from Wiktionary, Creative Commons Attribution/Share-Alike License

  • v. To catch fish with the hands, especially by groping under stones or at the banks of a stream.

from The Century Dictionary and Cyclopedia

  • To drink much or greedily; guzzle.
  • To botch; bungle; mangle; haggle.
  • To catch (fish) with the hands by groping under the stones or banks of a stream.


Sorry, no etymologies found.


  • You may have heard the curling commentators referring to the word "guddle" just now.

    BBC - Ouch

  • I have an eleven-year-old daughter who climbs trees, swims in rivers, runs as fast as any boy of her age and who dreams of being an artist, a sailor and learning how to guddle fish.

    Katharine Quarmby: The Lost Art Of Growing Old Gracefully

  • How can this cack-handed guddle be the right thing?

    Kenny MacAskill couldn't win

  • If I don`t, the house will be reduced to a guddle that will take me a month to sort out.

    Archive 2007-03-01

  • How they make such a guddle sound so fresh is anybody's guess.


  • Tam once more resumed his attempt to guddle a trout, trying to shut out the slurping and grunting sounds to the left of him, where it sounded like Spammy and a Vietnamese pot-bellied pig were attempting to drown each other.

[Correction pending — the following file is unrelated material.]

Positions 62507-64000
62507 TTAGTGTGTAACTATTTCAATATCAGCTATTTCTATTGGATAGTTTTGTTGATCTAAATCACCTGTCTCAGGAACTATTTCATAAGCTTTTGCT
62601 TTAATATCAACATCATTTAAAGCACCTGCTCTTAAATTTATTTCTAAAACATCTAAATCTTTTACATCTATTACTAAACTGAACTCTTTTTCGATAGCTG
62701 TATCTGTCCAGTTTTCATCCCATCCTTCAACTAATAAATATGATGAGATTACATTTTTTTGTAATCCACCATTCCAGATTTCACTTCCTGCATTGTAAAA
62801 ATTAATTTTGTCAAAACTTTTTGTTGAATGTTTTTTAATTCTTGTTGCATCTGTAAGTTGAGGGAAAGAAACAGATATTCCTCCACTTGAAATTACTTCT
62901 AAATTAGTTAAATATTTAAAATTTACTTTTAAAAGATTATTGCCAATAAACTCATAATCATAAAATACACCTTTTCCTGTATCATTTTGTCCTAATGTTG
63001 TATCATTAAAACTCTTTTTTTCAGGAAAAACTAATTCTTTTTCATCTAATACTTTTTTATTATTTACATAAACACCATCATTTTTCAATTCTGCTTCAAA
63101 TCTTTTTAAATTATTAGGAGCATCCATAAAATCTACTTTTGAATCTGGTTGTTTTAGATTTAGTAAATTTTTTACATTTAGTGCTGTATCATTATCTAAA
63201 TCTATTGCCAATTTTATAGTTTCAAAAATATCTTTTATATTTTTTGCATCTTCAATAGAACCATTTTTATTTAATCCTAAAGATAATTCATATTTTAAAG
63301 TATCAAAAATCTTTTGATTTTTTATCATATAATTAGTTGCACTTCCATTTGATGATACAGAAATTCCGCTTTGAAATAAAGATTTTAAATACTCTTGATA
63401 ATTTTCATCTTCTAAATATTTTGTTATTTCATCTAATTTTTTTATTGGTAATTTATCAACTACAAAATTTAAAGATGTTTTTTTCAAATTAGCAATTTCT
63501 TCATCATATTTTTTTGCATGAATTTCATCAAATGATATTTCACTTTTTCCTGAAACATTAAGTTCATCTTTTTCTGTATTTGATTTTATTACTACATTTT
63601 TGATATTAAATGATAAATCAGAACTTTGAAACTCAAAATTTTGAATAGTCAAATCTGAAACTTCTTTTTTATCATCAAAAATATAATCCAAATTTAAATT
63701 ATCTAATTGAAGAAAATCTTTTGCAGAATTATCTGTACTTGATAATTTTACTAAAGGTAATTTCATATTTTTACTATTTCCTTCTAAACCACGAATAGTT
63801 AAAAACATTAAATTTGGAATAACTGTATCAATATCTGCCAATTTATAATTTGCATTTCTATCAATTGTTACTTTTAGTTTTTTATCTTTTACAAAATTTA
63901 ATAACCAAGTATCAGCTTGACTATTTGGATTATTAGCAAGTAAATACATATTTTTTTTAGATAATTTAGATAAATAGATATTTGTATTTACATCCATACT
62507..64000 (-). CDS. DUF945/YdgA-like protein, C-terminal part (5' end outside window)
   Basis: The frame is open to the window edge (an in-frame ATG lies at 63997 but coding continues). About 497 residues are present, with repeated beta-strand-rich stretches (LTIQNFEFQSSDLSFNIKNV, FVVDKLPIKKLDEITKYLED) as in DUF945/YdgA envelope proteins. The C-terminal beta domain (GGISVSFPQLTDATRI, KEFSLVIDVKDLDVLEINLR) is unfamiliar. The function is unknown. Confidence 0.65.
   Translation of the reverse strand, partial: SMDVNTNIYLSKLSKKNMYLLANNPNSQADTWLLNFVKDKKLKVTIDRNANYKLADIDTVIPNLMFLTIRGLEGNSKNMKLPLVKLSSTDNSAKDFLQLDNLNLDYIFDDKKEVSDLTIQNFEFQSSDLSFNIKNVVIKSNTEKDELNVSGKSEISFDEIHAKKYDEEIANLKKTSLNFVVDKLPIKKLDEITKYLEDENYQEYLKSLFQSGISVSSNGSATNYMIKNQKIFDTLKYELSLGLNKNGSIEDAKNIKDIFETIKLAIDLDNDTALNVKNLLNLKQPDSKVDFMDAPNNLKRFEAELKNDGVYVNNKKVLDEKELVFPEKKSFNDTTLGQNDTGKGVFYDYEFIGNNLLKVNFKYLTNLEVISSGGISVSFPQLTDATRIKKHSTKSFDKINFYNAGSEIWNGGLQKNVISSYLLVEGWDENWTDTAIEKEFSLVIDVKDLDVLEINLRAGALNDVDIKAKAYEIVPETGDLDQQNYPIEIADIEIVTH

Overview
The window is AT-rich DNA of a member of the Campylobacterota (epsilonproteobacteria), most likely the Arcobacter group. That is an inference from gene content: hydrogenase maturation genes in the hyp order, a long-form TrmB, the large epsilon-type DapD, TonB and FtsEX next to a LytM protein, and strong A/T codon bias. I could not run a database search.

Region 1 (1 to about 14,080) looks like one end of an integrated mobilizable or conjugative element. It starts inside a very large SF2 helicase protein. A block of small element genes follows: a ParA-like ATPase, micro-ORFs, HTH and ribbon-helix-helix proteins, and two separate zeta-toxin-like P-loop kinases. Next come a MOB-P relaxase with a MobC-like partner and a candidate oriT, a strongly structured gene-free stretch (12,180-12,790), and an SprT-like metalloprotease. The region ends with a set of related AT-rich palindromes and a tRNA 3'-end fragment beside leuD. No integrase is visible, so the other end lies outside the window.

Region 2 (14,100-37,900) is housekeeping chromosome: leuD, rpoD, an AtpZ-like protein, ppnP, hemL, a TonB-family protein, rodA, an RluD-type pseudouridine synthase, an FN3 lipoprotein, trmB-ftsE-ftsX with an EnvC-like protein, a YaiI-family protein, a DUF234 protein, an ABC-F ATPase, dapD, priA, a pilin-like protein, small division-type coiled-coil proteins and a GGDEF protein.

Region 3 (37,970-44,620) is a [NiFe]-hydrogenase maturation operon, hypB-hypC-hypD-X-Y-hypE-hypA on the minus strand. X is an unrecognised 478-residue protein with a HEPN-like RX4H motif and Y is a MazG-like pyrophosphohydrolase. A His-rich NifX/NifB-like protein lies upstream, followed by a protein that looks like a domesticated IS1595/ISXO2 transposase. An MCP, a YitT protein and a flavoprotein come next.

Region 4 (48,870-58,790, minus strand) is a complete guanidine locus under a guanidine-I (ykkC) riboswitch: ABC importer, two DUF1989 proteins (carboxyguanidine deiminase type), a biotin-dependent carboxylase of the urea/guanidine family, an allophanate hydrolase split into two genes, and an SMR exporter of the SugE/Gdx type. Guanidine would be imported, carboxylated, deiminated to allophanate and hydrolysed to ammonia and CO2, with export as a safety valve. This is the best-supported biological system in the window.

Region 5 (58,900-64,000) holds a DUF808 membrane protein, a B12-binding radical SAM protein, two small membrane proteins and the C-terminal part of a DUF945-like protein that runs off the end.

Country of the Blind

  • I was in the fear of my life that they should light upon mine own son Tam, for he knew no more than how to bait a line and guddle trout; but nevertheless he has done wonderfully well at the pack among the ignorant English, and is, (I deny it not to him) the staff of my declining years.

    Bog-Myrtle and Peat Tales Chiefly of Galloway Gathered from the Years 1889 to 1895

  • Half of Scotland has texted in to inform the world that a guddle is Scottish slang for "a mess".

    BBC - Ouch

  • Hence the guddle that followed Wendy Alexander's "bring it on" declaration.

    BBC Blog Network

  • 6 And I'd like to leave the allotment in step-in condition, not a nasty guddle.

    Thinking of packing it in...Pt2.


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  • "He knelt, and stretched out his hand, palm up. Very slowly, he moved one finger, then the next, and the next and the next, then again, in the undulant motion of seaweed in the water. The big pale eyes fixed on the movement, watching as though hypnotized. He could see the tip of the miniature tail twitch, very slightly, and smiled at the sight.

    If he could guddle a trout—and he could—why not a cat?"

    —Diana Gabaldon, The Fiery Cross (NY: Bantam Dell, 2001), 251

    January 19, 2010

  • Scots - to fish barehanded; a mess.

    December 28, 2007